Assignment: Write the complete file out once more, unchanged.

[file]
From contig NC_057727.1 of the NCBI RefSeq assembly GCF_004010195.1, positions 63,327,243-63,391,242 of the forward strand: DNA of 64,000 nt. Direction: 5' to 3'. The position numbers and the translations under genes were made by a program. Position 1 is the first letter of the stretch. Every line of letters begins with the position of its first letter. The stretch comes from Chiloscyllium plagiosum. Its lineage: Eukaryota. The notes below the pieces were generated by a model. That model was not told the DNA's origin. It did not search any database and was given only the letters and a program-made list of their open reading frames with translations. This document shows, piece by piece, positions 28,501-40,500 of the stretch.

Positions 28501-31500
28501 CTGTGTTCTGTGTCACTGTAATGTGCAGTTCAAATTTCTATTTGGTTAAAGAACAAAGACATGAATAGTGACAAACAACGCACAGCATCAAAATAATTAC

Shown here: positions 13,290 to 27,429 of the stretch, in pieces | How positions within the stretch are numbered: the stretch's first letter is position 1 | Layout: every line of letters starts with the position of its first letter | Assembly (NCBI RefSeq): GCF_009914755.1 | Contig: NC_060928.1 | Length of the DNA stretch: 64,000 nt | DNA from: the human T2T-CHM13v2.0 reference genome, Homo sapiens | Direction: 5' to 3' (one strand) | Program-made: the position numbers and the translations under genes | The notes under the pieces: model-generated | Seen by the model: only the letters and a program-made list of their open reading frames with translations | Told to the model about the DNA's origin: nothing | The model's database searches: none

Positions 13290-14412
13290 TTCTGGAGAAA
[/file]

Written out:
From contig NC_057727.1 of the NCBI RefSeq assembly GCF_004010195.1, positions 63,327,243-63,391,242 of the forward strand: DNA of 64,000 nt. Direction: 5' to 3'. The position numbers and the translations under genes were made by a program. Position 1 is the first letter of the stretch. Every line of letters begins with the position of its first letter. The stretch comes from Chiloscyllium plagiosum. Its lineage: Eukaryota. The notes below the pieces were generated by a model. That model was not told the DNA's origin. It did not search any database and was given only the letters and a program-made list of their open reading frames with translations. This document shows, piece by piece, positions 28,501-40,500 of the stretch.

Positions 28501-31500
28501 CTGTGTTCTGTGTCACTGTAATGTGCAGTTCAAATTTCTATTTGGTTAAAGAACAAAGACATGAATAGTGACAAACAACGCACAGCATCAAAATAATTAC

Shown here: positions 13,290 to 27,429 of the stretch, in pieces | How positions within the stretch are numbered: the stretch's first letter is position 1 | Layout: every line of letters starts with the position of its first letter | Assembly (NCBI RefSeq): GCF_009914755.1 | Contig: NC_060928.1 | Length of the DNA stretch: 64,000 nt | DNA from: the human T2T-CHM13v2.0 reference genome, Homo sapiens | Direction: 5' to 3' (one strand) | Program-made: the position numbers and the translations under genes | The notes under the pieces: model-generated | Seen by the model: only the letters and a program-made list of their open reading frames with translations | Told to the model about the DNA's origin: nothing | The model's database searches: none

Positions 13290-14412
13290 TTCTGGAGAAA